The NUS PBG Team at the 6th Asia Pro Bono Conference in KL

Pro Bono and the Fight Against Human Trafficking

This panel discussion comparatively explored the diverse ways various pro bono initiatives have tackled human trafficking. One of the ideas emphasised at this panel was that of pro bono initiatives being spearheaded and supported not only by lawyers, but also by legal service providers. The broader classification of legal service providers — which includes students, NGOs, and researchers — is important to pro bono as collective efforts amongst all these stakeholders make the process of pro bono more efficient.

At the panel, a representative from Liberty Asia, an NGO which prevents human trafficking through legal advocacy, technological interventions and strategic collaborations with NGOs and corporations in Asia, enlightened the audience on the different ways we can go about solving a humanitarian crisis.

While Liberty Asia engages in the traditional research on frameworks and the application of law in different jurisdictions, work that law students are familiar with, they also engage in other exciting research. For example, they have identified an influential target on the apex of the chain of demand — the investors. Investors wield trillions of dollars that can be invested into projects that might displace locals, causing them to be vulnerable to trafficking, or employ trafficked persons. The organisation conducts research with financial compliance professionals on these areas to reduce information asymmetry faced by investors, and enable investors to put their money into an ethical project.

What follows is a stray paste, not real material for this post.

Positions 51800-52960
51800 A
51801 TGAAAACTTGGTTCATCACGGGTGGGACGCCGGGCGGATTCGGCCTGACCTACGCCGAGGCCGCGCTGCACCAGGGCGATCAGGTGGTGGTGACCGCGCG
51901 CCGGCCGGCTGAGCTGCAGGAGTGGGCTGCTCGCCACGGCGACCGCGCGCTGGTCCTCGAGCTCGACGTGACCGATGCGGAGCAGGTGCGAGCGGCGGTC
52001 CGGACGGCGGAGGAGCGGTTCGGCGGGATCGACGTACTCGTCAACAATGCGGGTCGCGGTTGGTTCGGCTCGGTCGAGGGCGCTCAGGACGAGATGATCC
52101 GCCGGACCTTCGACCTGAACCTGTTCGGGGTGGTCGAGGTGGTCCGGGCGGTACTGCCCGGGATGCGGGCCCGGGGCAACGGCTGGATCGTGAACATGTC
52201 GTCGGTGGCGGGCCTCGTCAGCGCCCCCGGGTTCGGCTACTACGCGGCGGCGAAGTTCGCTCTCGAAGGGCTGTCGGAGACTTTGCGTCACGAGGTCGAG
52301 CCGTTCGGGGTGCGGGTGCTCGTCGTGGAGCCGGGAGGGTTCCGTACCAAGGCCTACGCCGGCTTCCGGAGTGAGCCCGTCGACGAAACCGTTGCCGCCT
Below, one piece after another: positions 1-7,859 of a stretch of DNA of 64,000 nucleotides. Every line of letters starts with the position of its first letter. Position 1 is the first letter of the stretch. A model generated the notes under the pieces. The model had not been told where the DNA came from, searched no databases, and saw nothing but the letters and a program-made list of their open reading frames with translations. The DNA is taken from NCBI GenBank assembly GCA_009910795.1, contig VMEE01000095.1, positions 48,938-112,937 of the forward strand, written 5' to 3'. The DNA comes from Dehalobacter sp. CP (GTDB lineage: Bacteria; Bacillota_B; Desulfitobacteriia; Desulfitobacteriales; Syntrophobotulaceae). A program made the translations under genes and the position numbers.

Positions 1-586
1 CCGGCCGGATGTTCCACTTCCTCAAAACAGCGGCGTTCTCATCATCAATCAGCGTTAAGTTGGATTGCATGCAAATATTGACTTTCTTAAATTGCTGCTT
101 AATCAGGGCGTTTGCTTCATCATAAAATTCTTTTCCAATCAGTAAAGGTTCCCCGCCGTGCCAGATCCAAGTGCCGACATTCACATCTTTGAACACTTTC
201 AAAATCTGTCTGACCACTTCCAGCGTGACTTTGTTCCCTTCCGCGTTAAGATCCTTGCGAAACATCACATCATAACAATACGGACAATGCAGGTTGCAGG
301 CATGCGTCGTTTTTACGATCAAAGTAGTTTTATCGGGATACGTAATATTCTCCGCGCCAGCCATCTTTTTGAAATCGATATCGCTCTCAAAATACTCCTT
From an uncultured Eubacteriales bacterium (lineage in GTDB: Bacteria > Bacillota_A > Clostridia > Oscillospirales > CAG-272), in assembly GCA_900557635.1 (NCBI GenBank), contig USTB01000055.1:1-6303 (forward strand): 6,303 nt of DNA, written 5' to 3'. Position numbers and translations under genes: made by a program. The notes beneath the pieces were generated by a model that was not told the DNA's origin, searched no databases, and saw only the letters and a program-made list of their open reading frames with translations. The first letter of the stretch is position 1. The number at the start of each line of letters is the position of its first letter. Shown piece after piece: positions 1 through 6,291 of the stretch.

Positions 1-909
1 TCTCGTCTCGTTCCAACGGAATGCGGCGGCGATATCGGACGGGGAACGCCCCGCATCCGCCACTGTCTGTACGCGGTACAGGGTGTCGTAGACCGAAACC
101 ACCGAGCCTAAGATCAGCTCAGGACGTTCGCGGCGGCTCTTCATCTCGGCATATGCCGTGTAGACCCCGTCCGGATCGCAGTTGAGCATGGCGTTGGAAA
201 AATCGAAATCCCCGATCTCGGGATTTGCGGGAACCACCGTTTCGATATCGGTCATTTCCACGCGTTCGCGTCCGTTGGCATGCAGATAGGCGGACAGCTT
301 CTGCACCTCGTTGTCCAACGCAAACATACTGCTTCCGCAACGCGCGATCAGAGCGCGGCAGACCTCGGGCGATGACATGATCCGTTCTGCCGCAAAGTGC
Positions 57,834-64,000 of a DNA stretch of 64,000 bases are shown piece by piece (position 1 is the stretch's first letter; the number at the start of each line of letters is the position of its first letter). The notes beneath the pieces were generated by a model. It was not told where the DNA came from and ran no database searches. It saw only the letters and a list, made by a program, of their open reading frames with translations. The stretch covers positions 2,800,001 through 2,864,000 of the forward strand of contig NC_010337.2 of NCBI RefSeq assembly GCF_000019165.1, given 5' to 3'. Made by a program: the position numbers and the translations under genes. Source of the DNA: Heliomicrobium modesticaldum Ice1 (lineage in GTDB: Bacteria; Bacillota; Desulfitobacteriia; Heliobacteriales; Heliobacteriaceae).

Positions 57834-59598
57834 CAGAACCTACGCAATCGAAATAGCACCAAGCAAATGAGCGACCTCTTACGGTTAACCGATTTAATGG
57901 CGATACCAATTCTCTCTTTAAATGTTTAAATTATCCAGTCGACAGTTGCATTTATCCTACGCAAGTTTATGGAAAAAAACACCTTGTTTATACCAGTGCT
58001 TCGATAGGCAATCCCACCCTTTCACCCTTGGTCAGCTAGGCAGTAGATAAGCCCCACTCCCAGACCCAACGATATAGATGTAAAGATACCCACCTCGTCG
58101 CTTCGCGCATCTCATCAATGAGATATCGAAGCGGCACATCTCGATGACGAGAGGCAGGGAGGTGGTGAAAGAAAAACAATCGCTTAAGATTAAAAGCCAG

Thus, research on financial laws, beyond trafficking laws, would also be useful for such a project. There is always room for everyone, regardless of expertise and interests, in solving this problem — you’d just have to get creative!

Mandatory Pro Bono: Solution or Problem? Maybe not so Black and White a Debate

NUS PBG’s Faculty Advisory, Professor Helena Whalen-Bridge, moderated a panel discussing the challenges of mandating pro bono among students and lawyers. The panellists included a pro bono director in an international law firm, a volunteer with BABSEACLE, and a CLAS associate. While the panel was divided as to whether a mandatory pro bono scheme was a bane or a boon, interesting arguments for and against mandating pro bono were raised.

For students, the main argument for mandatory hours is that compulsorily exposing students to pro bono work during their formative years of law school will (potentially) instil a pro bono culture in all law students. On the other hand, the panel lamented that students simply seeking to clear their mandatory pro bono requirement often put in minimal effort, resulting in unfairness to the beneficiaries whose cases may be affected.